Take the 2-minute tour ×
Stack Overflow is a question and answer site for professional and enthusiast programmers. It's 100% free, no registration required.

I wrote a piece of code and tested with gcc compiler

#include <iostream>

int main()
{
    char arr[ 1000 ];
    for( int index( 0 ); index < 1000; ++index )
    {
        std::cout << arr[ index ] << std::endl;
    }
    return 0;
}

I was hoping it to print the garbage values but to my surprise, it did not print anything. When I simply changed the datatype of arr from char to int, it displayed the garbage values as expected. Could somebody please explain this to me?

share|improve this question

5 Answers 5

up vote 4 down vote accepted

The overloads for << for character types do not treat them as integral types, but as characters. If the garbage value corresponds to a printable character (e.g. 97, which corresponds to 'a'), you will see it. If it doesn't (e.g. 0), you won't. And if the garbage values correspond to some escape sequence which causes your terminal to use a black foreground on a black background, you won't see anything else, period.

If you want to see the actual numerical values of a char (or any character type), just convert the variable to int before outputting it:

std::cout << static_cast<int>( arr[index] ) << std::endl;
share|improve this answer
    
I got it. So basically what is happening over here is that the random value are not printable ascii character codes that is why I am not seeing anything. Thank you so much for pointing it out. –  Saurabh Sinha Nov 21 '12 at 18:27

What you're trying to do has an undefined behavior. Some compilers will clear out the memory for you, others will leave it as it was before the creation of your buffer.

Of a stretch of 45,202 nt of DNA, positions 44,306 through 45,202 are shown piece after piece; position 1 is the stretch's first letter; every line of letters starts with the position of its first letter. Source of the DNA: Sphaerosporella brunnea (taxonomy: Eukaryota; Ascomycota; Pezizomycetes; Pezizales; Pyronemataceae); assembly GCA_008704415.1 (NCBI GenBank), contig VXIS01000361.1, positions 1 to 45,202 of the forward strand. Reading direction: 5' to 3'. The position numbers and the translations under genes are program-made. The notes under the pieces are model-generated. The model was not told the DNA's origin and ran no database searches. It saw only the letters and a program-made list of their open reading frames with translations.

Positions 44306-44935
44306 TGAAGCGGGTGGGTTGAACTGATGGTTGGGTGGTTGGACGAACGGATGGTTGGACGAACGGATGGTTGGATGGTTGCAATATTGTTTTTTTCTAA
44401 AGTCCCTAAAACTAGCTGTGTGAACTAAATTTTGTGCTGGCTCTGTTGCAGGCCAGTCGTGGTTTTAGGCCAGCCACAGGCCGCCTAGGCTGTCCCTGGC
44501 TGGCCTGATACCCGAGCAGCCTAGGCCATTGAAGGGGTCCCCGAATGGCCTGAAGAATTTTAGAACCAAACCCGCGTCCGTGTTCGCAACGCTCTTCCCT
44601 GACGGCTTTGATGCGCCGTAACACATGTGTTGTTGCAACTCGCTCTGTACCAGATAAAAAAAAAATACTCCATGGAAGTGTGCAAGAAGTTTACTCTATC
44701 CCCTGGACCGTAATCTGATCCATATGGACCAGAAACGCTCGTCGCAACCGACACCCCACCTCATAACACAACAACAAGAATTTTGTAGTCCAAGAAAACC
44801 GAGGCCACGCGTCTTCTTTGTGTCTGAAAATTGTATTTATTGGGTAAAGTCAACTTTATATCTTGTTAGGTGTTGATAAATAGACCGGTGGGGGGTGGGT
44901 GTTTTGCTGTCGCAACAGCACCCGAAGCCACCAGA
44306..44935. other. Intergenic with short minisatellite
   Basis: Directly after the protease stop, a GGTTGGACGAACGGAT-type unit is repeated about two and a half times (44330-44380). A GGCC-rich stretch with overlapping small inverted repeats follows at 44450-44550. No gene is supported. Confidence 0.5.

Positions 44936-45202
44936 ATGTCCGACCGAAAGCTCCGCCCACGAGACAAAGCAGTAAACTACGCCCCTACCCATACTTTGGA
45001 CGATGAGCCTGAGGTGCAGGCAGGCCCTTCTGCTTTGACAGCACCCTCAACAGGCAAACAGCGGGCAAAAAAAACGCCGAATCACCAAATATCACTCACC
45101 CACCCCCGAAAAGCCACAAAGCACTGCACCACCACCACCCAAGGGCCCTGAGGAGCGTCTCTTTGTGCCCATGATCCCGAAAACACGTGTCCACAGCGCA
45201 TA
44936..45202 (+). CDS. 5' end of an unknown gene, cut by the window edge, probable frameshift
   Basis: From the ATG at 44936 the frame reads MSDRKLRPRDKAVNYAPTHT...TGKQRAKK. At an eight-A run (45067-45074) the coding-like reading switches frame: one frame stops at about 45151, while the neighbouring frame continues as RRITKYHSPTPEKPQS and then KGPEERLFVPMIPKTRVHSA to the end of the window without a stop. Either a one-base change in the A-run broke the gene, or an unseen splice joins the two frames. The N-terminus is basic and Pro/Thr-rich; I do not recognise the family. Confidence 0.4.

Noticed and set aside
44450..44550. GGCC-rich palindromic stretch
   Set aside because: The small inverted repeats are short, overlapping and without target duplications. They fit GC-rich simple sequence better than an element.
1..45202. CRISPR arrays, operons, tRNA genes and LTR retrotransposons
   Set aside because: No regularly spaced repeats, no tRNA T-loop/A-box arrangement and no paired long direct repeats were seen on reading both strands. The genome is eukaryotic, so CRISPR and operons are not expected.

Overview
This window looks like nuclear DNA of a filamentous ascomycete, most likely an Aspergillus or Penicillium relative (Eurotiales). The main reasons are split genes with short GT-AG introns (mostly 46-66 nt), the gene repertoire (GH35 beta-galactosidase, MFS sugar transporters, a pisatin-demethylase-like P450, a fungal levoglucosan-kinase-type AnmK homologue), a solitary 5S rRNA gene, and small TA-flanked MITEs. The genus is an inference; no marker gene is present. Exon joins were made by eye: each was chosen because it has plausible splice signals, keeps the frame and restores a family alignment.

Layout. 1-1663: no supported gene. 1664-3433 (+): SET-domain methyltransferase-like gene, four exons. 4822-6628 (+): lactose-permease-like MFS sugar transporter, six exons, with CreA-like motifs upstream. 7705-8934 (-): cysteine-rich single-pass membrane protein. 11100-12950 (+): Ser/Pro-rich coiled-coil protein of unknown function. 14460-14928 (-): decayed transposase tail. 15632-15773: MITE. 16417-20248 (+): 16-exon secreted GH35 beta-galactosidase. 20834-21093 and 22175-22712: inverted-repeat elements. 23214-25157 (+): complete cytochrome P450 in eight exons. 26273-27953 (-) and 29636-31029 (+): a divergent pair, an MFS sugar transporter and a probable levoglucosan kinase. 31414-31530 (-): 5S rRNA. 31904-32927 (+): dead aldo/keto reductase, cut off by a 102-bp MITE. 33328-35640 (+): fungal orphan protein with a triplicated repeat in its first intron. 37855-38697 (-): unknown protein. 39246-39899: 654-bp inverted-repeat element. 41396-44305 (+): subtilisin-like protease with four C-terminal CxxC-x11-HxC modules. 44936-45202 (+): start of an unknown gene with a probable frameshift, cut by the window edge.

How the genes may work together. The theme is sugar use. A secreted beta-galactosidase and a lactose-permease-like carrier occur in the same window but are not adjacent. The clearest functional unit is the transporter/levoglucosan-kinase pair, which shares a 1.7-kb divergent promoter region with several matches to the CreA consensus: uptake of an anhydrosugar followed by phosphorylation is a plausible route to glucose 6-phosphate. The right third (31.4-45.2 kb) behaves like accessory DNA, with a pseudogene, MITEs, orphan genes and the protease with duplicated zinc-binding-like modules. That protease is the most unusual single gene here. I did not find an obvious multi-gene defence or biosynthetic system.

Overall, this is a useless test.

share|improve this answer
1  
It's not really 'undefined behavior' in the sense that the C++ standard uses that term. All values of char are required to be valid and so it should be perfectly legal and well behaved to read indeterminate char values. –  bames53 Nov 21 '12 at 17:08

Some platforms may choose, for example for security purposes, to fill the uninitialized char array with zeroes, even though it's not static and wasn't explicitly initialized. Therefore, that is why no garbage is showing up - your char array was just automatically initialized.

share|improve this answer

On your platform garbage characters don't print. On another platform it might be different.

As an experiment try this

std::cout << '|' << arr[ index ] << '|' << std::endl;

See if anything appears between the || characters.

share|improve this answer
    
More likely the "garbage values" are 0, no? –  juanchopanza Nov 21 '12 at 16:16
    
@juanchopanza More likely, the garbage values are whatever happens to be left there from previous functions. The system will initialize any memory it gives the process to zero, for security reasons, but crt0 has probably called a few functions before calling main, and these will probably have left non-zero values here and there. –  James Kanze Nov 21 '12 at 16:27

You're getting undefined behaviour because you're attempting to use values from an uninitialised array. You can't expect anything in particular to happen. Maybe every character happens to be a non-printing character. Maybe it just decided that it didn't want to print anything because it doesn't like your little games. Anything goes.

share|improve this answer
    
Actually, char is an exception, I think. (At least unsigned char is, and I think C++ extended this guarantee to char.) The standard does not allow char to have any trapping representation, and does allow using it to read "raw memory", including uninitialized raw memory. –  James Kanze Nov 21 '12 at 16:29

Your Answer

 
discard

By posting your answer, you agree to the privacy policy and terms of service.

Not the answer you're looking for? Browse other questions tagged or ask your own question.